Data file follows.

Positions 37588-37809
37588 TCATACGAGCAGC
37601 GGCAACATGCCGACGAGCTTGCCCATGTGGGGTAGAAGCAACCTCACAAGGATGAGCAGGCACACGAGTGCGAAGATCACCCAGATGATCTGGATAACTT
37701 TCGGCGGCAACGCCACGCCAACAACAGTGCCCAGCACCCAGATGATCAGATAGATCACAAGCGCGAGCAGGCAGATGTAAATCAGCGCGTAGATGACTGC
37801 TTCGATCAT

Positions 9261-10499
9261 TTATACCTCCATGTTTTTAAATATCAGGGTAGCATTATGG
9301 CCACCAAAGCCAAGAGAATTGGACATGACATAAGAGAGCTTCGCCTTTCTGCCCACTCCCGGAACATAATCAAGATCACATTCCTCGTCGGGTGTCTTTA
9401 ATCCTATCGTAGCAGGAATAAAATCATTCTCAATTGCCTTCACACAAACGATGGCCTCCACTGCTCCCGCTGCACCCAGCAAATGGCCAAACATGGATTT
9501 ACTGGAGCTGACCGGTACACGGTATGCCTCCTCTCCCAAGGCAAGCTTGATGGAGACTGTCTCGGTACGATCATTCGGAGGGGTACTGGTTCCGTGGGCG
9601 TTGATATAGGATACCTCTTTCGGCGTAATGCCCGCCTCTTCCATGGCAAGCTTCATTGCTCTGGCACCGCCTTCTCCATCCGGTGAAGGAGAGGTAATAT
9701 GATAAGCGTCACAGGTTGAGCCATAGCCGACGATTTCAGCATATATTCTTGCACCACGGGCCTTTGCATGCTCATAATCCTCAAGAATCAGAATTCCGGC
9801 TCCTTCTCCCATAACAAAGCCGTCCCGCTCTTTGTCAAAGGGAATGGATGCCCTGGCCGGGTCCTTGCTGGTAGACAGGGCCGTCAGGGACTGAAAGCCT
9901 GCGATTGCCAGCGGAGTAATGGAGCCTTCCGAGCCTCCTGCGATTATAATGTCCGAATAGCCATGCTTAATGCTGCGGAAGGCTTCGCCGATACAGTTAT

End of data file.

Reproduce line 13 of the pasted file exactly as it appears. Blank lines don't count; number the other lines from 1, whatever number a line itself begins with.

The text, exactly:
9801 TCCTTCTCCCATAACAAAGCCGTCCCGCTCTTTGTCAAAGGGAATGGATGCCCTGGCCGGGTCCTTGCTGGTAGACAGGGCCGTCAGGGACTGAAAGCCT